Police don’t make us safe.
The Omaha Police Department (OPD) police chief asserts that any police budget cuts would “hurt crime prevention.” Unfortunately, greater funding to police is not correlated with a reduction in crime or safer communities.* This false link between police & safety means that your tax dollars are being used for things like helicopters, tasers, & police overtime rather than services that actually improve everyone’s safety & quality of life in Omaha.
…But Omaha spends more on police than almost anything else.
More general fund budget tax dollars are spent on police than all other city departments combined, excluding the fire department. The OPD budget accounted for 36.7% of Omaha General Fund budget in 2021.
The police department budget has grown significantly in recent years as well, going from about $99 million in 2010 to $164 million in 2021.* That is a 63% increase to the OPD budget over 11 years while the population of Omaha only increased 17%. The General Fund is directly tax-funded and separate from other revenue sources, which means OPD gets more than $164 million when we account for grants & endowments.
It doesn’t have to be this way! There are other options for safety.
Other cities are shifting priorities away from policing to initiatives that improve safety. Omaha can, too. Research shows that economic insecurity is the biggest factor in decreasing crime & increasing community safety.* Instead of continuing to expand the police budget, Omaha could invest those funds into job programs, affordable housing, free citywide internet, parks, libraries, & food security. They could also divert police funds to explore cost-saving non-police intervention & safety models like the ones below:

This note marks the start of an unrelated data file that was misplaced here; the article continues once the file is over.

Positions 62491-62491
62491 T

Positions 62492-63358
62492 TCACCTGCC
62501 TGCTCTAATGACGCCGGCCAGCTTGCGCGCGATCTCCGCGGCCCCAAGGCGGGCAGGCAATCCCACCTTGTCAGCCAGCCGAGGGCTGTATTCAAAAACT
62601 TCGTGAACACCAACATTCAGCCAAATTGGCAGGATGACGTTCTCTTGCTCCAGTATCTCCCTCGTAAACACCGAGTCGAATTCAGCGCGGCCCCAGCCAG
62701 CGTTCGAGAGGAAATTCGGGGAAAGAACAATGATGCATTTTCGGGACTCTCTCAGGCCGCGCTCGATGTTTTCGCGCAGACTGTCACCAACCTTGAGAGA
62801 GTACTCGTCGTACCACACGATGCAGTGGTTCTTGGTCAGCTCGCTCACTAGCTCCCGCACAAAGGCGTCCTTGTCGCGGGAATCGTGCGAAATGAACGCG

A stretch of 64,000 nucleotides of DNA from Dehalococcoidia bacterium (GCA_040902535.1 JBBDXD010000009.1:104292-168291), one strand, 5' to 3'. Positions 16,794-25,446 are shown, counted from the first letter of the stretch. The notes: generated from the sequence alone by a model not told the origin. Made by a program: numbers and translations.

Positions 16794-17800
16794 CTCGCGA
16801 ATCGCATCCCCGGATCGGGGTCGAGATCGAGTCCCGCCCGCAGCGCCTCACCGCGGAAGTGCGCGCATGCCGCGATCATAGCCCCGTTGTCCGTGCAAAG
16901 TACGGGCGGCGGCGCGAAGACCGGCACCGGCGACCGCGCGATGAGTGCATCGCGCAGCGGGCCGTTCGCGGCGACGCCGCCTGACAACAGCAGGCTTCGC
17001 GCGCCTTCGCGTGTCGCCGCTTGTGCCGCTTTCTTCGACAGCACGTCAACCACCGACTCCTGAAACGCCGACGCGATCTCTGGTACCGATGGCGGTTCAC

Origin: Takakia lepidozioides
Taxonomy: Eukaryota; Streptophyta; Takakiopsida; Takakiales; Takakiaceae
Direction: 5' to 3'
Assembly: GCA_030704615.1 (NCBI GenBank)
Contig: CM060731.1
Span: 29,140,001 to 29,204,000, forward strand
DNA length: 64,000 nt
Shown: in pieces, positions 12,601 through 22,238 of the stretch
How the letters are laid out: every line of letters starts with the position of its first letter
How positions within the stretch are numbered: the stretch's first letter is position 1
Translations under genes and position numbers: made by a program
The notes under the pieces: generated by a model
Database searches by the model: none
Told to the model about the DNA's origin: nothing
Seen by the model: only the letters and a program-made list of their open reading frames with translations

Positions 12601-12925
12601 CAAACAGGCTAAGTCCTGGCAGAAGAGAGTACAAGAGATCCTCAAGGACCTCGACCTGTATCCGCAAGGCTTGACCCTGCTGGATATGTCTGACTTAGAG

- Lincoln, NE just signed a contract to explore non-law enforcement crisis response modeled on Oregon’s CAHOOTS program.*
- The STAR program in Denver, CO is a similar program that uses trained health workers to respond to low-level incidents. In 6 months they responded to 748 incidents without any arrests or jail time.*
- Last year 1,127 people were killed by police in the U.S.* Berkeley, CA is creating an unarmed civilian traffic enforcement division to reduce the number of violent police interactions.*
What can you do?
- Call your city council rep
- Email your city council rep
- Testify at the budget public hearing, August 3, 6:30 PM at City Hall. Tell City Council that you want to see police funds reallocated to non-police safety programs:
- $5 million to start an unarmed civilian traffic safety division.
- $3 million for a STAR emergency response program separate from OPD.
- $4 million to affordable housing programs.
- $2 million for parks, libraries, & youth programs.
- $1 million for workforce development / job-seeking services.
What do I need to know to testify at the public hearing?
A public hearing (which is an open meeting between the public, city council, and the mayor) is scheduled before every new budget is voted in. Anyone may attend and testify (“testify” = speak in front of city council, on the record). Testifying at the public hearing can be a powerful action–it is the public’s only formal opportunity to comment on how city funds are spent. Last year 71 people testified in opposition of the 2021 proposed budget, many in support of reallocating police funds to other social services. Council reps from districts where people testified voted to reallocate police funds.
You may email written testimony to email@example.com with your name and address. Or you can attend the Public Hearing on the city budget (currently scheduled for August 3 at City Hall) and speak to the City Council in person. When you attend a Public Hearing you will sign in to speak, wait for your turn, & then be given 3 minutes to address City Council.
Know Your District Representative
District 1: Pete.Festersen@cityofomaha.org | 402-444-5527
District 2: Juanita.Johnson@cityofomaha.org | 402-444-5524
District 3: Danny.Begley@cityofomaha.org | 402-444-5525
District 4: Vinny.Palermo@cityofomaha.org | 402-444-5522
District 5: Don.Rowe@cityofomaha.org | 402-444-5528
District 6: Brinker.Harding@cityofomaha.org | 402-444-5523
District 7: Aimee.Melton@cityofomaha.org | 402-444-5526